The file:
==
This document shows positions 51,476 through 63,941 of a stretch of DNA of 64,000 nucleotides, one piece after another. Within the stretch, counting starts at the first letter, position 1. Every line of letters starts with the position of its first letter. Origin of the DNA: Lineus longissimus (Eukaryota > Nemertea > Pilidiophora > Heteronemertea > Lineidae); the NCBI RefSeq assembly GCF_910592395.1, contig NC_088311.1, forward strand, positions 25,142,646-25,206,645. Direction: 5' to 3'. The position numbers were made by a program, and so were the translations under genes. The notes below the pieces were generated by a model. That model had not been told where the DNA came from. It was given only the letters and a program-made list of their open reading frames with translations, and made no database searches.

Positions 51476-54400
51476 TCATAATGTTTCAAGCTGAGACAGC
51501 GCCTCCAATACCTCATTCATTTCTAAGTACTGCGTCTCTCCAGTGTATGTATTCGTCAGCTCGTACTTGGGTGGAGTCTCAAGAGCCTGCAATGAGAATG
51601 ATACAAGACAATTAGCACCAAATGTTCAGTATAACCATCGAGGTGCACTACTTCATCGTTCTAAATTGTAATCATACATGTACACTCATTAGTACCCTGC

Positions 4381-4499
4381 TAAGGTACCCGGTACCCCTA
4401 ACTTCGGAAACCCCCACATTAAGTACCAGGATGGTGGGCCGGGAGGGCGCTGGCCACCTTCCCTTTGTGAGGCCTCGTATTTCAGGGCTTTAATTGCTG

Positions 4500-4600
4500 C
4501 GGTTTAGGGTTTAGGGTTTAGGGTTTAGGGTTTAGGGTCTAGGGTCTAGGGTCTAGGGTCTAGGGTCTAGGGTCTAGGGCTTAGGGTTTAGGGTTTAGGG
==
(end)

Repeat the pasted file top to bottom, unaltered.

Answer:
This document shows positions 51,476 through 63,941 of a stretch of DNA of 64,000 nucleotides, one piece after another. Within the stretch, counting starts at the first letter, position 1. Every line of letters starts with the position of its first letter. Origin of the DNA: Lineus longissimus (Eukaryota > Nemertea > Pilidiophora > Heteronemertea > Lineidae); the NCBI RefSeq assembly GCF_910592395.1, contig NC_088311.1, forward strand, positions 25,142,646-25,206,645. Direction: 5' to 3'. The position numbers were made by a program, and so were the translations under genes. The notes below the pieces were generated by a model. That model had not been told where the DNA came from. It was given only the letters and a program-made list of their open reading frames with translations, and made no database searches.

Positions 51476-54400
51476 TCATAATGTTTCAAGCTGAGACAGC
51501 GCCTCCAATACCTCATTCATTTCTAAGTACTGCGTCTCTCCAGTGTATGTATTCGTCAGCTCGTACTTGGGTGGAGTCTCAAGAGCCTGCAATGAGAATG
51601 ATACAAGACAATTAGCACCAAATGTTCAGTATAACCATCGAGGTGCACTACTTCATCGTTCTAAATTGTAATCATACATGTACACTCATTAGTACCCTGC

Positions 4381-4499
4381 TAAGGTACCCGGTACCCCTA
4401 ACTTCGGAAACCCCCACATTAAGTACCAGGATGGTGGGCCGGGAGGGCGCTGGCCACCTTCCCTTTGTGAGGCCTCGTATTTCAGGGCTTTAATTGCTG

Positions 4500-4600
4500 C
4501 GGTTTAGGGTTTAGGGTTTAGGGTTTAGGGTTTAGGGTCTAGGGTCTAGGGTCTAGGGTCTAGGGTCTAGGGTCTAGGGCTTAGGGTTTAGGGTTTAGGG